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China opens new coastal air routes, drawing Taiwan protest

[TAIPEI] China announced new commercial flight routes along its southeastern coast today, as Taiwan warned the move created safety risks and threatened to "evict" any planes that strayed into its airspace.

China's Taiwan Affairs Office called on Taiwan to show "more understanding and less suspicion" toward the opening of four flight routes along China's southeastern coast that aim to ease congestion on routes between Shanghai and the Pearl River Delta, spokesman Ma Xiaoguang said today in Beijing.

China's declaration - which officials in Taipei said was made unilaterally - risks escalating tensions with Taiwan, an island China claims as its territory. The country is flexing its military muscle in a region dominated for decades by the US and still aims more than 1,200 missiles across the Taiwan Strait after more than 60 years of separate rule.

"Observers in Taipei have long cautioned that seemingly more incremental, coercive measures undertaken by Beijing in the vicinity of Taiwan could serve as a means of discreetly laying the groundwork for future aggression," Iskander Rehman, a Washington-based fellow at the Center for Strategic and Budgetary Assessments, wrote in an e-mail.

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In November 2013, China declared an air defense identification zone over a large part of the East China Sea amid a territorial dispute with Japan. More recently, two Chinese military airplanes in August entered Taiwan air space after another Chinese fighter performed a barrel roll over a US Navy surveillance aircraft near China's Hainan island.

Monitor, Intercept Taiwan's Ministry of National Defense said yesterday it would step up surveillance of aviation activity near the median line of the Taiwan Strait in case of "unexpected situations" and pledged to monitor, intercept and escort out any intruders in accordance with the rules of engagement.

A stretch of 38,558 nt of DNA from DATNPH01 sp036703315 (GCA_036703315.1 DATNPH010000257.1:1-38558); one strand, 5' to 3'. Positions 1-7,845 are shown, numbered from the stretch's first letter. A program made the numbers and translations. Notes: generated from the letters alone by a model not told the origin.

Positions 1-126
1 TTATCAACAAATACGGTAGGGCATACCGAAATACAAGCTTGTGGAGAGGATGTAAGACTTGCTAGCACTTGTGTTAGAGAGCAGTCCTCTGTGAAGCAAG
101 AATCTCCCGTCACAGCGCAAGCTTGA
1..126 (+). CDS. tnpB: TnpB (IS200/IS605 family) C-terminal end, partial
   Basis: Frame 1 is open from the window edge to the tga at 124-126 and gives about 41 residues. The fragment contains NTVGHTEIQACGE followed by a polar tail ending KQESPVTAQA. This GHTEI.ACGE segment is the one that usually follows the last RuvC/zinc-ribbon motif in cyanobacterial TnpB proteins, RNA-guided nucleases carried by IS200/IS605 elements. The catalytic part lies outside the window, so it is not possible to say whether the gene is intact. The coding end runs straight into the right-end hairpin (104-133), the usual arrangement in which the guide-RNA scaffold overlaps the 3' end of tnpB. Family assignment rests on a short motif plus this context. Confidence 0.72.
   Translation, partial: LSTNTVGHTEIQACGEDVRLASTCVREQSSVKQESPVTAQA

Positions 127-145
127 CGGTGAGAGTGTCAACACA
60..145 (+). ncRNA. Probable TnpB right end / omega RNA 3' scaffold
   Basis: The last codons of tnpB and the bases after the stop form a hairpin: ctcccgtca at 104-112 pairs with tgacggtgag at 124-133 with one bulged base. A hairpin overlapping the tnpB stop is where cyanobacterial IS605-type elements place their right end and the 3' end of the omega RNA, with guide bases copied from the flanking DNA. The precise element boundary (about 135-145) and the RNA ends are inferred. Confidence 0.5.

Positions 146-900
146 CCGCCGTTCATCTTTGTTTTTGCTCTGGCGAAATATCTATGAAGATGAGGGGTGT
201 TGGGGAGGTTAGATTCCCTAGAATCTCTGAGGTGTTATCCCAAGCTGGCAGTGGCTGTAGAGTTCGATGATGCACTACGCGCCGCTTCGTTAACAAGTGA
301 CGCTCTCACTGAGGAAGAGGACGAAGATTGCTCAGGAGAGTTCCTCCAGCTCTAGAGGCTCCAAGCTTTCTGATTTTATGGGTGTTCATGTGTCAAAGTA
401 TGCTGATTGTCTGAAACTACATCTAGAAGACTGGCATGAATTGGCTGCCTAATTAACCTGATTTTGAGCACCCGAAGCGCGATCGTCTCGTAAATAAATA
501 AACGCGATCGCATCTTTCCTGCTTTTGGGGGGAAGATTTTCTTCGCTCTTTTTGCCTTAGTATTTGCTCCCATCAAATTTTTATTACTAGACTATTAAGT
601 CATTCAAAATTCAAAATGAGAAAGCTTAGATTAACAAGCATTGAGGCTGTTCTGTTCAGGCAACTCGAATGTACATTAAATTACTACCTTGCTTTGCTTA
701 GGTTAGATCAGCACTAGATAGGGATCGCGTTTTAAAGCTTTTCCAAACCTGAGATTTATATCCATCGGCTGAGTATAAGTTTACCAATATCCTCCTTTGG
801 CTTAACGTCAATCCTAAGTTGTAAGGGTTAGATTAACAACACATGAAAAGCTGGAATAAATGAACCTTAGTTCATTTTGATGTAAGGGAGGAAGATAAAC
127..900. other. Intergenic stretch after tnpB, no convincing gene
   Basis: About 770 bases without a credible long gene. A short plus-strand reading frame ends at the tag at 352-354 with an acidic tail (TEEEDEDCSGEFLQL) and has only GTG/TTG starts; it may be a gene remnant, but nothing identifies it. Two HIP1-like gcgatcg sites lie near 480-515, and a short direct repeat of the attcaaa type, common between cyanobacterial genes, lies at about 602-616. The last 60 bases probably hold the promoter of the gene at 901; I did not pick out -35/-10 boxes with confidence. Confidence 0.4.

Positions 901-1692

Three of the four new routes approved - the W121, W122 and W123 - run east-west and connect to the new north-south M503 route, which is west of the Taiwan Strait's center line. The closest that route M503 comes to the center line of the Taiwan Strait is 7.8 kilometers (4.8 miles), Taiwan's Central News Agency reported, citing the island's Civil Aeronautics Administration.

Route M503 is too close to the Taipei flight information region, the CAA said yesterday. The region covers airspace where Taiwan provides flight information and an alerting service. Routes W121, W122 and W123 could affect flights between Taiwan and the outlying islands of Kinmen and Matsu, the CAA said.

The island's transport ministry called the new routes "unacceptable" and said their operation would pose safety risks.

Route Approval Taiwan and China have held two rounds of discussions to date and the International Civil Aviation Organization, known as ICAO, approved the routes, according to Ma from China's Taiwan Affairs Office. The new flight paths can be used from March 5, Mr Ma said.

ICAO's offices in Montreal and Bangkok didn't reply to two e-mails asking whether the new routes had been approved and whether Taiwan's views were considered.

In September 2013, China agreed to Taiwan officials participating as guests at a two-week ICAO assembly for the first time since the island government lost its seat in the United Nations aviation agency in 1971.